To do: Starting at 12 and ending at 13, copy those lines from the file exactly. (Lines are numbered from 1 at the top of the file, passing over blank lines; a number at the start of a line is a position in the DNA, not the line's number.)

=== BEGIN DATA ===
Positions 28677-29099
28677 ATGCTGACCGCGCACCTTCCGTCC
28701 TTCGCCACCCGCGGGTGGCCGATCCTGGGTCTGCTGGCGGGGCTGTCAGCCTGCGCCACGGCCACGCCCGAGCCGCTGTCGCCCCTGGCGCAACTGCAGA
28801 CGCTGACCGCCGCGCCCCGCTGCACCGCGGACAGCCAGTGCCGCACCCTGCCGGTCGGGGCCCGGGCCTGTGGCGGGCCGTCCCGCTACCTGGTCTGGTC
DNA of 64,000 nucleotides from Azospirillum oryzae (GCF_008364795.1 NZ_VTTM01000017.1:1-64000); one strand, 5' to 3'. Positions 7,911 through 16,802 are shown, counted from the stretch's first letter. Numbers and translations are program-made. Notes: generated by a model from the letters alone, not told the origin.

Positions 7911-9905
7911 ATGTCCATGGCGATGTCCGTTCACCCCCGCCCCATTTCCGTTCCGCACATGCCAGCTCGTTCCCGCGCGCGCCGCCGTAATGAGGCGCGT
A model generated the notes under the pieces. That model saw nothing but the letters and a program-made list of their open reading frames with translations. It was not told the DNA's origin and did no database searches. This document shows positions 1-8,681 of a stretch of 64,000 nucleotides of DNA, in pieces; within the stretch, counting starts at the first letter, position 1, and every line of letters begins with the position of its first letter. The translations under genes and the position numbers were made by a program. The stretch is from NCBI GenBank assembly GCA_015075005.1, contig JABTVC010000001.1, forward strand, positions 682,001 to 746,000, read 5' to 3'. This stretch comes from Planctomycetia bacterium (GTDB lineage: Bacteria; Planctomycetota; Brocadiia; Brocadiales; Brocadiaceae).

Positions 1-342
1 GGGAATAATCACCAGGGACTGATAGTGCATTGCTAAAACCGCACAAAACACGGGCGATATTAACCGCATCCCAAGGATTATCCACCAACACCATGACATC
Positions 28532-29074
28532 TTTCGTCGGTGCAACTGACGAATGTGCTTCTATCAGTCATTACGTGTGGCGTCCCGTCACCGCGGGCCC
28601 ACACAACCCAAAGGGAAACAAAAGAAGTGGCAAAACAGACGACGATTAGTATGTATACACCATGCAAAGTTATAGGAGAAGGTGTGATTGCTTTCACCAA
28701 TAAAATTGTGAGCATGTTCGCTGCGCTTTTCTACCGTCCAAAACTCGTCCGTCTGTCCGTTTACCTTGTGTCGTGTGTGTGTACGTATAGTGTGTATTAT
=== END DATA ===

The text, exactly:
28532 TTTCGTCGGTGCAACTGACGAATGTGCTTCTATCAGTCATTACGTGTGGCGTCCCGTCACCGCGGGCCC
28601 ACACAACCCAAAGGGAAACAAAAGAAGTGGCAAAACAGACGACGATTAGTATGTATACACCATGCAAAGTTATAGGAGAAGGTGTGATTGCTTTCACCAA